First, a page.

Tyler Perry’s A Madea Christmas
In Theaters: Dec 13, 2013 Wide
Rated PG-13 for profanity, crude humor and sexual references
Running time: 105 minutes
Distributor: Lionsgate Films
Directed By: Tyler Perry
Written By: Tyler Perry
Film Review by Kam Williams
Very Good (3 stars)
Mabel “Madea” Simmons is the moralizing, motor-mouthed senior citizen created and first introduced on stage by the incomparable Tyler Perry. The compulsive granny is a self-righteous vigilante who can’t help but intervene on the spot whenever she sees an innocent victim being bullied by a sadistic villain.
At the point of departure in A Madea Christmas, the eighth screen adventure in the popular film series, we find her working as Mrs. Santa Claus in a downtown Atlanta department store. The seasonal job affords the politically-incorrect impersonator an opportunity to shock kids and their ears-covering parents with a profusion of her trademark off-color asides and English-mangling malapropisms.
Soon after she’s unceremoniously relieved of her duties, Madea decides to drive with her niece, Eileen (Anna Maria Horsford), to tiny Bucktussle, Alabama to spend the holidays with the latter’s daughter, Lacey (Tika Sumpter), the local schoolmarm.
What neither of them knows is that Lacey recently eloped with a likable local yokel, but failed to inform her mom about the marriage because Conner (Eric Lively) is white. She fears her mother might object to the interracial liaison. Complicating matters further is the fact that coming along for the ride is Oliver (JR Lemon), Lacey’s ex-boyfriend who’d like to rekindle a little romance.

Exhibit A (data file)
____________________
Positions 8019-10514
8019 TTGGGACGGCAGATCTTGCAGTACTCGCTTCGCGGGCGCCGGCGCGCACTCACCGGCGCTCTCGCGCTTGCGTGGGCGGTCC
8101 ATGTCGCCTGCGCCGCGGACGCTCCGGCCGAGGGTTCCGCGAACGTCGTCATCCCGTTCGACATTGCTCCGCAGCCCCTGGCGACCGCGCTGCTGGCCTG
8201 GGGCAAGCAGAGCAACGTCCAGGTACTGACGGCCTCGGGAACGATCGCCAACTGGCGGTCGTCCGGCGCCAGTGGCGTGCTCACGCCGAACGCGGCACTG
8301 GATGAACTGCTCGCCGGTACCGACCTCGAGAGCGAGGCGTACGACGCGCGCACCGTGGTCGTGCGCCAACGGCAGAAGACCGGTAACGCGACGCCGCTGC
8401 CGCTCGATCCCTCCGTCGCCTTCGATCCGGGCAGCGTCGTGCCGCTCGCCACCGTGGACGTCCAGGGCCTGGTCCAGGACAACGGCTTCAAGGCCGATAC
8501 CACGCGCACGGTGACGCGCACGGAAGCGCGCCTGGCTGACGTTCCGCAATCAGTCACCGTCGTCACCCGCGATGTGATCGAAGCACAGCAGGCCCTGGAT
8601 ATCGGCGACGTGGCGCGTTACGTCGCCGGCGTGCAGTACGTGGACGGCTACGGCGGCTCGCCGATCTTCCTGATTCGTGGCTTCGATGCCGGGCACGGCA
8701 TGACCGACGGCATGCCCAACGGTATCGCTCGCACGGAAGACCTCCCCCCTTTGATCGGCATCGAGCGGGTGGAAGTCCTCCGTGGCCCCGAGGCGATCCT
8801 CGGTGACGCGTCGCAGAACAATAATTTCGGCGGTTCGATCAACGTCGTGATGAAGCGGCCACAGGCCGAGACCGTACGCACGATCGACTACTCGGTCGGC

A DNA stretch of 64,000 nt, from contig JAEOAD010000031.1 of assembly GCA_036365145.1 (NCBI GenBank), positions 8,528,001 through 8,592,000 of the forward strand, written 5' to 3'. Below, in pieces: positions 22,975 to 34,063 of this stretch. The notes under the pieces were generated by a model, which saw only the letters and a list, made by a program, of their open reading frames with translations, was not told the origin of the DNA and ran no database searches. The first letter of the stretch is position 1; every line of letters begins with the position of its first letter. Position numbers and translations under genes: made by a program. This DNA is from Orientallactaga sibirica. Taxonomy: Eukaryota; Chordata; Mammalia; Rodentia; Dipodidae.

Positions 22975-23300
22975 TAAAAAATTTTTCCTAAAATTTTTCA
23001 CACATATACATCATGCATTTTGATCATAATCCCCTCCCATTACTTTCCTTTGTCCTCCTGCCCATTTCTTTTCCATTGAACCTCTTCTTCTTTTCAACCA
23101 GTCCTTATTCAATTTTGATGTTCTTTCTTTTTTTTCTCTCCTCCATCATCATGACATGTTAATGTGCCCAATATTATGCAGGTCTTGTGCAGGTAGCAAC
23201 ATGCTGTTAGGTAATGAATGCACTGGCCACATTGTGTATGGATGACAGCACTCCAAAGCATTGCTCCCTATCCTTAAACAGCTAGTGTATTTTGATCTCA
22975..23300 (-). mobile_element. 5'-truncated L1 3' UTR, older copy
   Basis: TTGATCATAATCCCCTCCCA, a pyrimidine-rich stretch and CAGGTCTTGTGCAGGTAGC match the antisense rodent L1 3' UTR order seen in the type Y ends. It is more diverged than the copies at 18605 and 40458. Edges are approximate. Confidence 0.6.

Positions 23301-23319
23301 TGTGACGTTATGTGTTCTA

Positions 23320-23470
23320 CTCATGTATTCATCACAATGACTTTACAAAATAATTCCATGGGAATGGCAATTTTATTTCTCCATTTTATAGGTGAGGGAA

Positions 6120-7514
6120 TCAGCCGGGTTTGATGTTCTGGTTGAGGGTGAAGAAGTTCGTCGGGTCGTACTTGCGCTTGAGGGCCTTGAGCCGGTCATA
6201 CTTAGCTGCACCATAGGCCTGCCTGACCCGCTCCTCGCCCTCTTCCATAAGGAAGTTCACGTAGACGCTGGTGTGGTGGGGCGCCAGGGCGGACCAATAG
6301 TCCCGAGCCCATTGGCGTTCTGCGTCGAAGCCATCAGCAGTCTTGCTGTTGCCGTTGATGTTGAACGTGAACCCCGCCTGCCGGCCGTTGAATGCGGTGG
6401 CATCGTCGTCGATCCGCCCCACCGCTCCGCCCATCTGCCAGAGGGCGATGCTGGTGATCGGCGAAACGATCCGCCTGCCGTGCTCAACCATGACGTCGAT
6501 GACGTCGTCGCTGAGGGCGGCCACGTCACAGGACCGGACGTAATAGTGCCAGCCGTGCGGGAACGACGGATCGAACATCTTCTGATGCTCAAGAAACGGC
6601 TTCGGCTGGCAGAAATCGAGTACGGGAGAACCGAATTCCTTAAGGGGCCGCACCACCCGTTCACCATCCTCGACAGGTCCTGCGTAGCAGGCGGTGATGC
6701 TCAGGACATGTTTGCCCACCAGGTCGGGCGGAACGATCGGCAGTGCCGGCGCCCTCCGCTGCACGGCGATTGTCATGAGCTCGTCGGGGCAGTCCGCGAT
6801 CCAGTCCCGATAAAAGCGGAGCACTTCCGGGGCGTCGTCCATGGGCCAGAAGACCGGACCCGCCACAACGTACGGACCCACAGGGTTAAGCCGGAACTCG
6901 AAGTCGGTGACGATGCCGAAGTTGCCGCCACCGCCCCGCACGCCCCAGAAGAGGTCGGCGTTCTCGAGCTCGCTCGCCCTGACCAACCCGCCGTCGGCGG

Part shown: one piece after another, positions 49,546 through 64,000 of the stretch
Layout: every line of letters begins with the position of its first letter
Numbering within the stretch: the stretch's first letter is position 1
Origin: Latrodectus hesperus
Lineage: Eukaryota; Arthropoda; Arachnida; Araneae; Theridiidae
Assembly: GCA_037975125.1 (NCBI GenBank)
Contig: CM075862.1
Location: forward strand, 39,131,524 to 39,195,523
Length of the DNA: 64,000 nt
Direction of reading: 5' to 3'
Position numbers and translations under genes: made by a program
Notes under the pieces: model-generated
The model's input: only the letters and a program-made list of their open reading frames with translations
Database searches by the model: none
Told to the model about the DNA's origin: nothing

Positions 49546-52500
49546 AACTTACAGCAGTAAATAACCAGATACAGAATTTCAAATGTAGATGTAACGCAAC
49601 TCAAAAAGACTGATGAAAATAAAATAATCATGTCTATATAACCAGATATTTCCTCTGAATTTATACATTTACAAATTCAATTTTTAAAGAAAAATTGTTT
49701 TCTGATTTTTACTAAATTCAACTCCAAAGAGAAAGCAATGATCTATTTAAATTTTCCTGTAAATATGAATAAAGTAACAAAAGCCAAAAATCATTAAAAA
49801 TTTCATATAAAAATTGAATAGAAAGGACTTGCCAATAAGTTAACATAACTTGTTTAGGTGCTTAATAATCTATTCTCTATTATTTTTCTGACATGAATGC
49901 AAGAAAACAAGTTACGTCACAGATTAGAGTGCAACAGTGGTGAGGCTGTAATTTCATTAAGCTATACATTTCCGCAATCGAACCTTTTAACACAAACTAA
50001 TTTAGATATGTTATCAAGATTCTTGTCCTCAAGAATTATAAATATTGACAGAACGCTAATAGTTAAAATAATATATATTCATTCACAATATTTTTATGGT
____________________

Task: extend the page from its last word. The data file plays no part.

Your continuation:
Meanwhile, Oliver has told his parents, Buddy (Larry the Cable Guy) and Kim (Kathy Najimy) about the nuptials, and they are arriving soon from Louisiana, so something’s gotta give. But rather than come clean, Lacey enlists her new in-laws’ help in hiding the truth.
Unfolding in accordance with the age-old “One Big Lie” TV sitcom formula, A Madea Christmas is a pleasant, if predictable, modern parable peppered with plenty of humorous asides. Tika Sumpter and Eric Lively manage to generate just enough chemistry to be convincing as shy newlyweds.
But the production is at its best when Madea and equally-outrageous Buddy are trading barbs toe-to-toe. For instance, when he tries to tell “the one about the two rabbis and the black dude,” he’s cut off by Madea asking if he’s heard “the one about the stray bullet that kills the redneck for telling the story about the two rabbis and the black dude.”
Sassy sister squares-off against backwoods hillbilly for lots of harmless laughs! Related Links
Madea’s Big Happy Family (2011)
Madea Goes to Jail (2009)
Madea’s Witness Protection (2012)